My sister and I were chatting about the demise of the department store. Barneys shuttered before COVID-19 was part of our lexicon, and Neiman Marcus just defaulted on their loans and is predicted to go into bankruptcy. The other big names are also on the ropes financially with uncertain futures. Neiman owns Bergdorf Goodman, the only department store I frequent. But, I don’t always go to BG to shop, more often I go to meet friends for lunch. I’m a devoted online shopper, but for my sister, who is from another generation, the store closures are making her question how she will shop for clothes in the future. So, I asked her to share her thoughts.
I have had plenty of time to ponder just how much adapting will be needed once COVID-19 runs its course. This global stress test has accelerated trends that we were perhaps slow to accept. What do we see more clearly now? That everyone needs access to good health care. That carbon emissions really do pollute our environment. That working remotely in a digital environment is…working. These are some of the many things we will come to accept as the new normal.
The future of retail shopping is another trend being brought up short by this pandemic. The heyday of department stores and retail malls is clearly behind us. We have slowly acclimated to the closures by turning to online providers. Our local malls are filling voids with non-revenue producing uses such as kids’ playgrounds. These changes were already set in motion long before COVID-19.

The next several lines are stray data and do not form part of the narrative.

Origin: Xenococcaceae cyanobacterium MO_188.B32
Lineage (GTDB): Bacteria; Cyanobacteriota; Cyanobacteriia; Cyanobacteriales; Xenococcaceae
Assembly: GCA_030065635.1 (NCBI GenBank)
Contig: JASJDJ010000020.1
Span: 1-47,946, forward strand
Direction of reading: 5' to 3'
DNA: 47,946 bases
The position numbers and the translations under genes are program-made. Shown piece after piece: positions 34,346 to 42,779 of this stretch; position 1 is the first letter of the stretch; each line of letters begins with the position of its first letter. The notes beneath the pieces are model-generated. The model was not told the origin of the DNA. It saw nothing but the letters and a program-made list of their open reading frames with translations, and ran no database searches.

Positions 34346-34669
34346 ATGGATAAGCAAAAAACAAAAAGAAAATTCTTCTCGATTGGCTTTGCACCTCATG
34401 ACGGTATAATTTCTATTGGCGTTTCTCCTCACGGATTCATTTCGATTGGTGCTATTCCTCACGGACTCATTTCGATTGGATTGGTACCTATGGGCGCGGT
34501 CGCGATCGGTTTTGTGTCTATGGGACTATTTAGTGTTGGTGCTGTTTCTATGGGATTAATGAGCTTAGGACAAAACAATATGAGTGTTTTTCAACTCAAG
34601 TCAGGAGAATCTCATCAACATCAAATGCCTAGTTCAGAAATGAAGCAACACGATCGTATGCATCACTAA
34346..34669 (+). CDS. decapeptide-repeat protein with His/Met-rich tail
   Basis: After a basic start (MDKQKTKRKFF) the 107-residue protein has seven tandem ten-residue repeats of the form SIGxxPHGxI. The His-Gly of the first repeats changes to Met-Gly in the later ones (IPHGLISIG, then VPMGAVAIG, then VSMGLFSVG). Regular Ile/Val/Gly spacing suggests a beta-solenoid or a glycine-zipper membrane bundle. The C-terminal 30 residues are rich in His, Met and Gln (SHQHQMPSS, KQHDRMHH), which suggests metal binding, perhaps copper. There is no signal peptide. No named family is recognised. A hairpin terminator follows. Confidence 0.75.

Assuming this trend towards the demise of retail accelerates in a post-COVID-19 world, we will be forced to find new ways to shop for clothes. Perhaps the “we” in the former sentence, is “we Boomers” who grew up with the Macy’s and Filenes of yesteryear.
I, for one, am a devoted Nordstrom shopper. At 68, I have been relying on Nordstrom’s offerings for over 40 years. Going to Nordstrom is the highlight of my spring and fall forays into the fashion world. It is there, with the help of a terrific personal shopper, that I discover what’s new and where I push new boundaries to find my style. For me it is more than simply shopping- it is an opportunity to reinvent myself.
So, should Nordstrom fall victim and disappear, I will need to adapt. The question is how. What will my future clothes shopping experience look like?
Susan Bastress is an attorney practicing international law in Washington, D.C.
Suzanne medium hobo bag in smooth leather
Nia gathered-neck belted midi dress
Cotton and wool tweed midi dress
Parker leather sandals
Merino wool sweater
Jenna cropped cotton-blend slim-leg trousers
Crossover leather wedge sandals
Twill midi dress
Cel-V two-strap neoprene sandals
High-rise skinny jeans
Dunkled putty bonded cotton 3/4 coat